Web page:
Swim: 32:44 (1:33/100 yd)
T1: 5:11 (1/4 mile run from beach to transition, hence longer T1)
Bike: 2:40:41 (20.91 mph)
Place in AG: 3 (or 4?)/68 (I was awarded 3rd on race day but as of now results have me at 4th...I'm assuming I really was 4th and they made a mistake...whoops!)
Place overall: 174/820
I was incredibly worried/paranoid about using John M.’s Zipp wheels. What if I flatted? Was it worth the Zipps? In any case, I knew I was taking a chance but I decided it was worth it.I arrive and it’s the usual scene. The more I do this, the more I realize how important it is to fight my social urges and keep the chatting to a minimum. Excessive chatter gets my nerves flying high and inhibits my ability to focus on what I have ahead of me. I find this especially true for longer races, where I have more to visualize.
Set things up. See a few friends. Head down to the beach with teammates Matt and Andrew from Lombardi Sports.
The sky is gray and shrouded in fog. The water looks very uninviting, and I feel the inner child in me wanting to whine and protest: I DON’T WANNA!. *brrrrrrrr* I know what I have to do. I have to get in and try it first.
Ice on my arms. I gasp for breath. Oh my, that is some COLD water. I try to put my face in but it takes my breath away before I can completely submerge myself. Just have to dive my head in and come back up. Another few minutes and I’m ready to head back to the beach to wait for the race to start.
7:10 a.m. sharp! The 29 & under women run into the water, similar to
Yet…my anxiety level never reaches hyperventilation/ready-to-quit levels. Instead I find myself calm, very confident in my ability. I stay the course and get to the first buoy, where it finally begins to thin out and I can just focus on my stroke and not watching for feet in my face.
The rest of the swim goes beautifully. I sight well and don’t depend on others’ sighting abilities. I know I’m good at this. Before I know it, the beach is getting closer and it’s time to begin the real part of the journey! “About time,” I think, as I begin to feel cold all over and chills are running through my body.
I exit the water: 32 minutes! Fantastic! This transition involves a 0.25 mile run from the beach over to the transition zone. I hit a steady pace and trot back. Getting the wetsuit off never seems to get any easier. Grab the bike and bike stuff. GO.
I find my bike legs relatively quickly. Sort of. I realize around mile 10 that this is likely going to be a long ride. That 124 mile bike ride I was so proud of a week ago? Perhaps not so smart, looking back on it! My legs feel heavy. I wish I had a bike computer so I could stay on top of my cadence and speed better – if I could monitor and make sure my cadence was above 90 I could make sure my legs would stay fresh for the ride and run.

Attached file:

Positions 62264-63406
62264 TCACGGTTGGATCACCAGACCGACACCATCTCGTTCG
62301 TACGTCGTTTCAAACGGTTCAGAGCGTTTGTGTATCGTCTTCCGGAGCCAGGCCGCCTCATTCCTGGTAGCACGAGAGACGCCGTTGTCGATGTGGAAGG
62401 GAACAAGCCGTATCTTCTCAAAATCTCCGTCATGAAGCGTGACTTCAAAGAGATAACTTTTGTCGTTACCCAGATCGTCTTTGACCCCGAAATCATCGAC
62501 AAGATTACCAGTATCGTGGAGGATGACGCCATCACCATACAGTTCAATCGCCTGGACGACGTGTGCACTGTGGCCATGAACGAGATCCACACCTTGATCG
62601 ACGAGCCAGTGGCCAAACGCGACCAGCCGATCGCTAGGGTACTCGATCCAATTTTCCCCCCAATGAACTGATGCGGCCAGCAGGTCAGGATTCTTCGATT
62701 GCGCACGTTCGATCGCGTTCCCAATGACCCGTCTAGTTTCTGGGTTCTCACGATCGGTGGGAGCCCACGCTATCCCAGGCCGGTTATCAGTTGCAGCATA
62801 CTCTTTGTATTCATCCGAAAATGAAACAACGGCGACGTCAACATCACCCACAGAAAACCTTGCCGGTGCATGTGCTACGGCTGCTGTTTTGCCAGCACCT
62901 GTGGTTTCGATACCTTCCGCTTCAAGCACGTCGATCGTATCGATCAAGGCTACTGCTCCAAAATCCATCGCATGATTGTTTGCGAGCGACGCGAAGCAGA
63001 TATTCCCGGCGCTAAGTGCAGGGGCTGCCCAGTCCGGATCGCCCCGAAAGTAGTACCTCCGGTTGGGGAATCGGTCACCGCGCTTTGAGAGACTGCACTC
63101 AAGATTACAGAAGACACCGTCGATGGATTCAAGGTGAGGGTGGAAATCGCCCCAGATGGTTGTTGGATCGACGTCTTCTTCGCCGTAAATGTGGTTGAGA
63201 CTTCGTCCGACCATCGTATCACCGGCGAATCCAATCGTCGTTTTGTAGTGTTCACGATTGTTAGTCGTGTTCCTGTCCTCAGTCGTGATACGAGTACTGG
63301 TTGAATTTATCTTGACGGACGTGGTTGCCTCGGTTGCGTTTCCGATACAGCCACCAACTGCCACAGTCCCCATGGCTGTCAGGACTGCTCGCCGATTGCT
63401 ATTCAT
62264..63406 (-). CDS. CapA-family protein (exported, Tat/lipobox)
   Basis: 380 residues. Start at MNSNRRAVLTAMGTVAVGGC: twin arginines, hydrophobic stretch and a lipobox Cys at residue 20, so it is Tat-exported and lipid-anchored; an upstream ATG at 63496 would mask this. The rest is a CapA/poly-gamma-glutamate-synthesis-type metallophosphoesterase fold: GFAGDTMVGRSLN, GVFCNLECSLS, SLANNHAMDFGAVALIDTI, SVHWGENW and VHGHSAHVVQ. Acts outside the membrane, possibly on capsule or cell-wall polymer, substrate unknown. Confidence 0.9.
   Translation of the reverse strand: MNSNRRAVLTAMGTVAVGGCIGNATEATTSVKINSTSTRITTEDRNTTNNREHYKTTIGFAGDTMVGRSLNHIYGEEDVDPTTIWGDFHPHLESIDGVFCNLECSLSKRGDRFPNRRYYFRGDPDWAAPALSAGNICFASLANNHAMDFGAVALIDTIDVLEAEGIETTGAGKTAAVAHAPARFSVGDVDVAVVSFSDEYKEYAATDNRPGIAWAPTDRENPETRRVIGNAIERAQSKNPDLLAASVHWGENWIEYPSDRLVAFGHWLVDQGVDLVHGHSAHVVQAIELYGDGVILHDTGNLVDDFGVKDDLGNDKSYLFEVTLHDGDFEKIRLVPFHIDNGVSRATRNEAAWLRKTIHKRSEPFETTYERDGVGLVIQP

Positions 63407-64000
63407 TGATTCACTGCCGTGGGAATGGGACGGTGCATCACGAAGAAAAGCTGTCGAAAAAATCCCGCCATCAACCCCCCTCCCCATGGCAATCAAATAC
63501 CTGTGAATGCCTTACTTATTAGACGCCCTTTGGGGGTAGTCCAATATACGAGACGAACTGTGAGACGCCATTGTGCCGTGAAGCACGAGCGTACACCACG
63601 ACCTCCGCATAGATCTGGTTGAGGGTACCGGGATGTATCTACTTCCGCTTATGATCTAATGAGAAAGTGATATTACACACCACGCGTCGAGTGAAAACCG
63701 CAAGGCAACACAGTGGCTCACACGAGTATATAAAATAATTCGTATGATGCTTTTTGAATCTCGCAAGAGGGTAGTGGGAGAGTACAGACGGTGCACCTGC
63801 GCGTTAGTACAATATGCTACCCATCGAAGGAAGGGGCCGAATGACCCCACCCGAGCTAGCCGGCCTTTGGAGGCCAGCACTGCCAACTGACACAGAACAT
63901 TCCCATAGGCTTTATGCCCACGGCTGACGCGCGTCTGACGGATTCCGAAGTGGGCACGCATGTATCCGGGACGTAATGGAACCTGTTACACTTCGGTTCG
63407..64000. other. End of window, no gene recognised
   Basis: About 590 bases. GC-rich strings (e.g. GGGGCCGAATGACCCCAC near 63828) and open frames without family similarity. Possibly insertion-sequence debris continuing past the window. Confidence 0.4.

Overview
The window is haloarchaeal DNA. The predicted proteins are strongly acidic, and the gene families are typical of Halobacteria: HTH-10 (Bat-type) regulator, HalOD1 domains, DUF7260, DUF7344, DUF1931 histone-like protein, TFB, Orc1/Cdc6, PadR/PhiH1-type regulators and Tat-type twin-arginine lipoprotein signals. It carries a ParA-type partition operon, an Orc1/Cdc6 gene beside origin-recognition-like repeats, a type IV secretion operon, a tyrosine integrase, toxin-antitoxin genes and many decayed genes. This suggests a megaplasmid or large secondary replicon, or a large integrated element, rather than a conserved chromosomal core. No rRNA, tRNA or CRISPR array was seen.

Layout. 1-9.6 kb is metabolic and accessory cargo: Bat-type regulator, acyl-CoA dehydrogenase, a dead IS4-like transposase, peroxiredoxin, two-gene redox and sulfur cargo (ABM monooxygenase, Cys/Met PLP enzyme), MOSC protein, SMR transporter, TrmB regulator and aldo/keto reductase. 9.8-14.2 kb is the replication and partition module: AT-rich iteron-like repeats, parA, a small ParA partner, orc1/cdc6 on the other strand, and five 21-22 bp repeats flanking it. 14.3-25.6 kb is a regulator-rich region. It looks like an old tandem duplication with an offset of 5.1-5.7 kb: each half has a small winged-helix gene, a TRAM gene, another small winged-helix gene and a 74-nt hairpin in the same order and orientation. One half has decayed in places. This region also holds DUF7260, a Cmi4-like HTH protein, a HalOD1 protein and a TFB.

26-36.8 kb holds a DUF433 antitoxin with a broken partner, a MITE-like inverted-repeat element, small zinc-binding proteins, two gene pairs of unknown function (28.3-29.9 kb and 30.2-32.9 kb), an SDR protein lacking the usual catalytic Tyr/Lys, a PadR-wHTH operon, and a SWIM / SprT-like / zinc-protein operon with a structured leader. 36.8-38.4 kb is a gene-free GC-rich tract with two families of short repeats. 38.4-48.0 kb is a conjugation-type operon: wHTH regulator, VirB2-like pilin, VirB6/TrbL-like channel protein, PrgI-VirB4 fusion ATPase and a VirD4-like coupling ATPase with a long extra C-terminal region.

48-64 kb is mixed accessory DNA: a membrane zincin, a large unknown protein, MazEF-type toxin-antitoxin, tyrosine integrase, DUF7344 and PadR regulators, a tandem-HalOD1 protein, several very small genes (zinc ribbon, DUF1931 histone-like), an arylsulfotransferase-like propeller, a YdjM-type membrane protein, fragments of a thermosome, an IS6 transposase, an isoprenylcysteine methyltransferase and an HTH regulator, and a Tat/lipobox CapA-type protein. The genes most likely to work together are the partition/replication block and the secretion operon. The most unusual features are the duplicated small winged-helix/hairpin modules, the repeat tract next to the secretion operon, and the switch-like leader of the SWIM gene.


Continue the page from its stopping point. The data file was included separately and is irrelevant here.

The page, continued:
I’m still passing people, but just finding it difficult to find my comfort zone. I find the right gear and keep the legs moving in smooth circles. However, this is NOT the flat road I envisioned as I read race reports about the Big Kahuna. I had read about how this was one of the fastest half-IMs around and how ‘easy’ the bike is. Ha!
The bike course essentially takes you out of
In any case, I vow to hit mile 28 under 1:20. I try to keep up the pace, remember to ingest my nutrition every 15 minutes (alternate Clif Shot Block and a piece of Clif Bar – Apricot flavor) and just stay focused on my breathing and not letting my legs slow down. The rollers begin to add up and I think back to Cristi’s mantra about being smoothly pulled up a fishing line; spin smoothly up the rollers, Sarah!
Bike turnaround, mile 28: 1:21. DAMMIT! I’m going way too slow. I realize it’s time to get serious. Something else strikes me right about now: low-lying fog still grays the sky above me and it’s been chilly for the last hour. My legs are only just NOW starting to feel warmed up!
So, legs warmed up and intent to have a negative bike split (i.e. have the way back be faster than the way out), off I go. I’m serious now and there is absolutely no way I can allow myself to have a bike time of anything longer than 2:40. It would be a disgrace to my new bike, the Zipp wheels and me!
I fly over the rollers on the way back, still with heavy legs, but determined mentally to push through them. Go, go GO!!!!!
I pass a woman in my age group who I figure must be one of the front runners, as I passed a large handful of women on the way out and haven’t seen any of my rivals since. I can tell she’s a good cyclist and I decide not to pay attention at this point to where she is in relation to me. I must stay focused on MY goal and let the rest happen.